The requirement is simple enough: create a network/samba share on my Fedora 25 PC that Windows machines can connect to (with full read-write permissions) without being challenged for a username or password. The solution was not so easy, however, as Fedora 25 implements SELinux (which you could always disable, but it’s on for good reasons so I’d prefer not to just go around disabling it). There’s also a firewall in the way, which also has to be dealt with in a subtle way (i.e., just disabling the firewall is not an option!)
So, on the Linux PC, we need first to install the Samba server (and I throw in the client for good measure, though it’s not strictly needed; and my favourite text editor, which maybe also isn’t strictly needed if you’re happy with the likes of vi or emacs!):
sudo dnf install samba samba-client nano
Next, we need to edit the Samba configuration file:
sudo nano /etc/samba/smb.conf
In the configuration file you’re now editing, you need to end up with this sort of thing (but taking out the comments):
[global] workgroup = DIZWELL # replace with an appropriate WORKGROUP name security = user # this isn't optional unix charset = UTF-8 # makes sense for me, but your characterset needs might be different passdb backend = tdbsam printing = cups printcap name = cups load printers = yes cups options = raw map to guest = Bad User # this isn't optional, either [BIGDATA] # this is the share name and can be anything path = /data # here is where the stuff I want to share resides writable = yes browsable = yes guest ok = yes guest only = yes create mask = 0777 directory mask = 0777 public = yes available = yes
You may have other sections that control the sharing of home directories and printers -but I’m not interested in those so much at this point. All I’m really after is creating one big network share of all my data, so I create a ‘BIGDATA’ section -in which all the entries are necessary to allow password-less access to the share, backed by -in this case- a physical /data directory. Save the modified file when done: Samba is now correctly to configured to let the world and her dog have access to /data via a network share.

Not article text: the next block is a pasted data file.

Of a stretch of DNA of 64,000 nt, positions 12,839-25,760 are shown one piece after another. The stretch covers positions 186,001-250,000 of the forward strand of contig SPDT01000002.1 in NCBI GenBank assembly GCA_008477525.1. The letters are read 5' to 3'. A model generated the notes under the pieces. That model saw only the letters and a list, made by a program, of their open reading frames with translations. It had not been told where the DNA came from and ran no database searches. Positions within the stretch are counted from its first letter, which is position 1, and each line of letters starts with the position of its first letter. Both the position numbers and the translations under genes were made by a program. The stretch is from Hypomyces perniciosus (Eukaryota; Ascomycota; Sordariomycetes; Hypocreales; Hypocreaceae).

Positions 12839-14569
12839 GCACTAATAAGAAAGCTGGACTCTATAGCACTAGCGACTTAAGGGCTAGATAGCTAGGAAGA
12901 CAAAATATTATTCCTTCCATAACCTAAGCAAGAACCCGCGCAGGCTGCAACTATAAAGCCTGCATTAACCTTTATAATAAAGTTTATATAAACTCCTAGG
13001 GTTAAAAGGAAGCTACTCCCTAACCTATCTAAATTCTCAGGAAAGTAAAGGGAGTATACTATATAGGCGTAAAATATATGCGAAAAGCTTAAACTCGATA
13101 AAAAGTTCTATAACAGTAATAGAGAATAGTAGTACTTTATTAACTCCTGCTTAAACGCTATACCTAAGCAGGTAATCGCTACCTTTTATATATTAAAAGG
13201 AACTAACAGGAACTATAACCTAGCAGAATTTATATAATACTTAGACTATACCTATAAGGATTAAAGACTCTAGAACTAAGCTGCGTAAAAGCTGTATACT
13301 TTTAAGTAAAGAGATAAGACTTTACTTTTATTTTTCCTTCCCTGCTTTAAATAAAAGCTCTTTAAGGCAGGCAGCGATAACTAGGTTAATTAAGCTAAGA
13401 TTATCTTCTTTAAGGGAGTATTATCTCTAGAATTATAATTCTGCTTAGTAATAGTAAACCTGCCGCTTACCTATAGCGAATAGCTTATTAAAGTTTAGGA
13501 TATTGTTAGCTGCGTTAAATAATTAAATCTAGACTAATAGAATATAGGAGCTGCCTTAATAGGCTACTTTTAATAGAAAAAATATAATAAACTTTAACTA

However, you need to make sure the file permissions on the server allow this wide-open access as well as the Samba configuration now does. So, if you haven’t already done it:
sudo chmod 777 /data
Now for a final bit of preparation:
sudo firewall-cmd --add-service=samba --permanent sudo setsebool -P samba_export_all_rw 1
The first of those commands leaves the firewall on, but with a permanent exception that allows Samba traffic through. The second command configures SELinux correctly to allow everything set up as a network share in the smb.conf configuration file to be accessed in full read-write mode. That again lets SELinux stay on in ‘enforcing’ mode, but with the necessary, narrowly-scoped exceptions to let Samba work.
sudo systemctl enable smb nmb sudo systemctl start smb nmb
That just makes sure the Samba services can auto-start every time I reboot my PC in the future, and then switches them on right now. That done, you should be able to browse from within your Windows Explorer session to the relevant server, see the new anonymous share and make full use of it without password or other security challenges.